[Crossref]

LaRocca, F.

Lewis, A. L.

A. L. Lewis, M. Katz, and C. Oehrlein, “A modified achromatizing lens,” Optom. Vis. Sci. 59(11), 909–911 (1982).
[Crossref]

Li, C.

Li, H.

H. Li, J. Lu, G. Shi, and Y. Zhang, “Measurement of oxygen saturation in small retinal vessels with adaptive optics confocal scanning laser ophthalmoscope,” J. Biomed. Opt. 16(11), 110504 (2011).
[Crossref]

Liang, J.

Liu, J.

J. Tam, J. Liu, A. Dubra, and R. Fariss, “In Vivo Imaging of the Human Retinal Pigment Epithelial Mosaic Using Adaptive Optics Enhanced Indocyanine Green Ophthalmoscopy,” Invest. Ophthalmol. Visual Sci. 57(10), 4376–4384 (2016).
[Crossref]

Liu, Y.

Y. Qiu, Y. Yang, Y. Liu, X. Yue, and Y. Zhang, “A method to correct longitudinal chromatic aberration between imaging and beacon beams of ocular adaptive optics imaging system,” J. Opt. 22(2), 025301 (2020).
[Crossref]

Liu, Z.

Llorente, L.

L. Llorente, L. Díaz-Santana, D. Lara-Saucedo, and S. Marcos, “Aberrations of the human eye in visible and near infrared illumination,” Optom. Vis. Sci. 80(1), 26–35 (2003).
[Crossref]

López-Gil, N.

Loza-Alvarez, P.

D. Merino and P. Loza-Alvarez, “Adaptive optics scanning laser ophthalmoscope imaging: technology update,” Clin. Ophthalmol. 10, 743–755 (2016).
[Crossref]

Lu, J.

H. Li, J. Lu, G. Shi, and Y. Zhang, “Measurement of oxygen saturation in small retinal vessels with adaptive optics confocal scanning laser ophthalmoscope,” J. Biomed. Opt. 16(11), 110504 (2011).
[Crossref]

Lundström, L.

S. Winter, R. Sabesan, P. Tiruveedhula, C. Privitera, P. Unsbo, L. Lundström, and A. Roorda, “Transverse chromatic aberration across the visual field of the human eye,” J. Vis. 16(14), 9 (2016).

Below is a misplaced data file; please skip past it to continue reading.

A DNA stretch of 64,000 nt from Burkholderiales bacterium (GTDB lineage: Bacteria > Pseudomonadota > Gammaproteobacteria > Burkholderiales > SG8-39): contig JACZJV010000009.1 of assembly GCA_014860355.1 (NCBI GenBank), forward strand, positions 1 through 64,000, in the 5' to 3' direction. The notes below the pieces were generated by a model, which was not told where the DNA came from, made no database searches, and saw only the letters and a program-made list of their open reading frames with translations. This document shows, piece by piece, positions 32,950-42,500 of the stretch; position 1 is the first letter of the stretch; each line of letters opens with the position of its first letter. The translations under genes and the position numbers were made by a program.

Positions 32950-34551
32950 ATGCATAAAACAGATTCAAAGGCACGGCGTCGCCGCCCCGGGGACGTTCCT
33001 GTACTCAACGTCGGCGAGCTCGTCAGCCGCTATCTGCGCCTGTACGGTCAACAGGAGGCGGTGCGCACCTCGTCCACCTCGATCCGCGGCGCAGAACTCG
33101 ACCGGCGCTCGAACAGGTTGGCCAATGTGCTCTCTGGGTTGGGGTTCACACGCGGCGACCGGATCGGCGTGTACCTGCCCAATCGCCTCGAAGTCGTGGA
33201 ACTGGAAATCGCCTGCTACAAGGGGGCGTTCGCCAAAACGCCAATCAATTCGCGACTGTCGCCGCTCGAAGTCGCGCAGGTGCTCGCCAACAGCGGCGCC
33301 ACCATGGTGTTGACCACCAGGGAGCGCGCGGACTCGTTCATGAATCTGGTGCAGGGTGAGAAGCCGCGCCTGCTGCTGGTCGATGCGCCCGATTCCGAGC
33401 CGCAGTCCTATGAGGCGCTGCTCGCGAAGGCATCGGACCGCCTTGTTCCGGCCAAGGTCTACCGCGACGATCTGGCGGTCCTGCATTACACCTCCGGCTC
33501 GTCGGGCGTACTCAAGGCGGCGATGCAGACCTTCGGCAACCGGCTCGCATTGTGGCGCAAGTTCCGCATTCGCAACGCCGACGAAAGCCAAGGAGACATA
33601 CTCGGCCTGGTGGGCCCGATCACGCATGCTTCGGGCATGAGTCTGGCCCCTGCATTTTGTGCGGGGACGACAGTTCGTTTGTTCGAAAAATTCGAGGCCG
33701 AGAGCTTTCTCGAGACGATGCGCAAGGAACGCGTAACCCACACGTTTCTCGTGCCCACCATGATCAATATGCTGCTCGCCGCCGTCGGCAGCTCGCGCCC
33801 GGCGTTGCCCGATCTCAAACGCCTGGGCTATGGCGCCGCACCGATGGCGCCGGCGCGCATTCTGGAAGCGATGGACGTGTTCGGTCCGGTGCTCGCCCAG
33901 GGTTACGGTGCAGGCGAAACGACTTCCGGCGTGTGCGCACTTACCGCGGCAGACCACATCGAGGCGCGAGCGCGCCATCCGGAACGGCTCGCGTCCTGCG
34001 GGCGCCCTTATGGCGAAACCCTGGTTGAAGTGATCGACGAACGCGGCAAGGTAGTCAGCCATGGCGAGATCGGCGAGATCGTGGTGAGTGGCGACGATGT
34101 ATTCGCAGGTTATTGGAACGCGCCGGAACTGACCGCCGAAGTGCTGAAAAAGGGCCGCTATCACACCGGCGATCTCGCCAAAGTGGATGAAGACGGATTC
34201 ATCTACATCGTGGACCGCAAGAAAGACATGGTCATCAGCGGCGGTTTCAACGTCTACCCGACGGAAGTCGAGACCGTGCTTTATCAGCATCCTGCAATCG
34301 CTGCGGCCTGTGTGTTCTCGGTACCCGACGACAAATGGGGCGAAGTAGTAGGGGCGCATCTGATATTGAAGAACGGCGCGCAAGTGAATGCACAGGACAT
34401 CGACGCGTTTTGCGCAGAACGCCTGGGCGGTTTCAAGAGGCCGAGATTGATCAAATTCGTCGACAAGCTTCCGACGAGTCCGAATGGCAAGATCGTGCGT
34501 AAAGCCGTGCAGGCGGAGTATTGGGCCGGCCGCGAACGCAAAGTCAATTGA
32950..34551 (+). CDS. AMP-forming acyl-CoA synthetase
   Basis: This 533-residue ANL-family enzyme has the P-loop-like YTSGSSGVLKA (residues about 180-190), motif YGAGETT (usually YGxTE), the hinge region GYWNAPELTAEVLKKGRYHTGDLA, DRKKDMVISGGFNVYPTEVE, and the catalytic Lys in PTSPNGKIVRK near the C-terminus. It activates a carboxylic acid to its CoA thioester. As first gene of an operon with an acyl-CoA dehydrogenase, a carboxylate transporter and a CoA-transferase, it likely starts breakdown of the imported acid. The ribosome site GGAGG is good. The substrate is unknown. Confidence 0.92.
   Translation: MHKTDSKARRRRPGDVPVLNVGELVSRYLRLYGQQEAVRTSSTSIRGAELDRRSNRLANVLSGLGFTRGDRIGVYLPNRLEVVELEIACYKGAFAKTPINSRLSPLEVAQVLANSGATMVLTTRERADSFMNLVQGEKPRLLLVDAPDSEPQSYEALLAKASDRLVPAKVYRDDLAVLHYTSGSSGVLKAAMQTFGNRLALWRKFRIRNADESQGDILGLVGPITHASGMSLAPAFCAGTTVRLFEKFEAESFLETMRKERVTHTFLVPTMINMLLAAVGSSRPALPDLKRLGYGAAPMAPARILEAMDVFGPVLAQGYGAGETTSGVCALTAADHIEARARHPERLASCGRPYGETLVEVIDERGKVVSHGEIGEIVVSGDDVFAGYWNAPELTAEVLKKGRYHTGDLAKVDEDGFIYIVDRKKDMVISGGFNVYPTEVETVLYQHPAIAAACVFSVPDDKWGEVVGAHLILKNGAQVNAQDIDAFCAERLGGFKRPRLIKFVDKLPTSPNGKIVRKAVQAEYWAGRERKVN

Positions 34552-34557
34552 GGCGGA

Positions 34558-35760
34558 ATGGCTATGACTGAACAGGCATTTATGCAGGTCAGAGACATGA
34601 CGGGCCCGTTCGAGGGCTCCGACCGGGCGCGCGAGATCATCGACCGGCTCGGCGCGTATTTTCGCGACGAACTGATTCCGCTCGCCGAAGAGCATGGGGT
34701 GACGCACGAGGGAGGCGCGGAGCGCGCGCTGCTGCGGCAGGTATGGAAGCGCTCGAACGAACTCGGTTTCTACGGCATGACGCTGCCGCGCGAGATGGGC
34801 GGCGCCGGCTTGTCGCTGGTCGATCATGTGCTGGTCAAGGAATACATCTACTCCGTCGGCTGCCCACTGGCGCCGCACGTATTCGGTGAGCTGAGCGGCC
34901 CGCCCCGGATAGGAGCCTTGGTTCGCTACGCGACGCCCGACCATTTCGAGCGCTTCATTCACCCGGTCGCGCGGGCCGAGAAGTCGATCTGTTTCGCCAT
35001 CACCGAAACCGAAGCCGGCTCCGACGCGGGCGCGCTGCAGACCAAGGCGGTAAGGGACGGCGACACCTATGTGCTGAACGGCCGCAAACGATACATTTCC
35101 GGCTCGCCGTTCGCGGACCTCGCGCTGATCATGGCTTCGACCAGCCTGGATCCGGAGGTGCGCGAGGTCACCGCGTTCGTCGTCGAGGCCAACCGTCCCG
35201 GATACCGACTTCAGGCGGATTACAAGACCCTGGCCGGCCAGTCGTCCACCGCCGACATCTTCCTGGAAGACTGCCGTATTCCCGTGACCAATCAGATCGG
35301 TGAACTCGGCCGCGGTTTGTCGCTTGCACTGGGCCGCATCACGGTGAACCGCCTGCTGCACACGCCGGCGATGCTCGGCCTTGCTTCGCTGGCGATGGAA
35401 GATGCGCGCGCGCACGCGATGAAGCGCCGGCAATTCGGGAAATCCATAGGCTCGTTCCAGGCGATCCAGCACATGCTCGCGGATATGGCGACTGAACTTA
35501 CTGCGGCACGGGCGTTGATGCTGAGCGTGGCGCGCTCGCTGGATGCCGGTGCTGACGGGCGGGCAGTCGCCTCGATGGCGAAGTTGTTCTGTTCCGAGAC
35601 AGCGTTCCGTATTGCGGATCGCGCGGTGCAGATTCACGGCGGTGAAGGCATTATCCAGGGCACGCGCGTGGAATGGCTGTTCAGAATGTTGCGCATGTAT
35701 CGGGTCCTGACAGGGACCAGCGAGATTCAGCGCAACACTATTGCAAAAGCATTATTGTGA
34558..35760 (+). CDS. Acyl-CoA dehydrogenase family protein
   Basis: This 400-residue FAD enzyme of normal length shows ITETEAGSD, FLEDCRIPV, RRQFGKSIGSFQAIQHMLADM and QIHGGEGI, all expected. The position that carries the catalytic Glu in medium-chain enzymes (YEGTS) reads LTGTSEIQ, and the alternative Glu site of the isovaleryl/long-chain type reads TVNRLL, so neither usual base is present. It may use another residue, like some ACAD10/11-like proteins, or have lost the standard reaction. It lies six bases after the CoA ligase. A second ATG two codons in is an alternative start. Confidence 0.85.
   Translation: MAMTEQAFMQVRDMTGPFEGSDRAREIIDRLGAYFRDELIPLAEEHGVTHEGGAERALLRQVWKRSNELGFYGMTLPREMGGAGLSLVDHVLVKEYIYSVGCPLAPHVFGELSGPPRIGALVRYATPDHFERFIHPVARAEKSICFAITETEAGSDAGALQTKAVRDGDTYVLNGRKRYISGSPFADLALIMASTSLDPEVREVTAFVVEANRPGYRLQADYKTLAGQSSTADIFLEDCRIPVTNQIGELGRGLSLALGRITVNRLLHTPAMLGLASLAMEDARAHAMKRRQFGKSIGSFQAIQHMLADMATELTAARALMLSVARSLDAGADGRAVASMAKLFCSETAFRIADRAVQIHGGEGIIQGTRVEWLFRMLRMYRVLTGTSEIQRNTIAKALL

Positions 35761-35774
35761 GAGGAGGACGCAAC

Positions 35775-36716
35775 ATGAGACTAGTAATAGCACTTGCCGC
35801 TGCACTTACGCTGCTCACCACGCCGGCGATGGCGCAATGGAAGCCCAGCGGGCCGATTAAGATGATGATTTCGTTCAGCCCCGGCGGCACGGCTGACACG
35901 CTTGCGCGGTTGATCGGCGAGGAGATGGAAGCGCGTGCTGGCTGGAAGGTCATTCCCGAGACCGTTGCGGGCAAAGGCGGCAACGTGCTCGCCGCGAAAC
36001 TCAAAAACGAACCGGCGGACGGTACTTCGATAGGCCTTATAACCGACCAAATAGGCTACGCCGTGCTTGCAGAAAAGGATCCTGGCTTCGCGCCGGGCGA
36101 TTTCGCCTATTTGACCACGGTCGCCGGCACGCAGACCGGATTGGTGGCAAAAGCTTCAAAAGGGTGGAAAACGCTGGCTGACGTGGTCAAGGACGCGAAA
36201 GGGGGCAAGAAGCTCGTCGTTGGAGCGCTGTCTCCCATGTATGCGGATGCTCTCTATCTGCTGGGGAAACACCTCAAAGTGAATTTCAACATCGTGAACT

[Crossref]

Maguire, A. M.

W. S. Tuten, G. K. Vergilio, G. J. Young, J. Bennett, A. M. Maguire, T. S. Aleman, D. H. Brainard, and J. I. W. Morgan, “Visual Function at the Atrophic Border in Choroideremia Assessed with Adaptive Optics Microperimetry,” Ophthalmol Retina 3(10), 888–899 (2019).
[Crossref]

Malacara-Hernández, D.

Manzanera, S.

Marcos, S.

M. Vinas, C. Dorronsoro, D. Cortes, D. Pascual, and S. Marcos, “Longitudinal chromatic aberration of the human eye in the visible and near infrared from wavefront sensing, double-pass and psychophysics,” Biomed. Opt. Express 6(3), 948–962 (2015).
[Crossref]

L. Llorente, L. Díaz-Santana, D. Lara-Saucedo, and S. Marcos, “Aberrations of the human eye in visible and near infrared illumination,” Optom. Vis. Sci. 80(1), 26–35 (2003).
[Crossref]

S. Marcos, S. A. Burns, E. Moreno-Barriuso, and R. Navarro, “A new approach to study ocular chromatic aberrations,” Vision Res. 39(26), 4309–4323 (1999).
[Crossref]

Maretic, K. P.

Merigan, W. H.

J. I. Morgan, A. Dubra, R. Wolfe, W. H. Merigan, and D. R. Williams, “In vivo autofluorescence imaging of the human and macaque retinal pigment epithelial cell mosaic,” Invest. Ophthalmol. Visual Sci. 50(3), 1350–1359 (2009).
[Crossref]

Merino, D.

D. Merino and P. Loza-Alvarez, “Adaptive optics scanning laser ophthalmoscope imaging: technology update,” Clin. Ophthalmol. 10, 743–755 (2016).
[Crossref]

Miller, D. T.

Modric, D.

Moreno-Barriuso, E.

S. Marcos, S. A. Burns, E. Moreno-Barriuso, and R. Navarro, “A new approach to study ocular chromatic aberrations,” Vision Res. 39(26), 4309–4323 (1999).
[Crossref]

Morgan, J. I.

J. I. Morgan, A. Dubra, R. Wolfe, W. H. Merigan, and D. R. Williams, “In vivo autofluorescence imaging of the human and macaque retinal pigment epithelial cell mosaic,” Invest. Ophthalmol. Visual Sci. 50(3), 1350–1359 (2009).
[Crossref]

Morgan, J. I. W.

W. S. Tuten, G. K. Vergilio, G. J. Young, J. Bennett, A. M. Maguire, T. S. Aleman, D. H. Brainard, and J. I. W. Morgan, “Visual Function at the Atrophic Border in Choroideremia Assessed with Adaptive Optics Microperimetry,” Ophthalmol Retina 3(10), 888–899 (2019).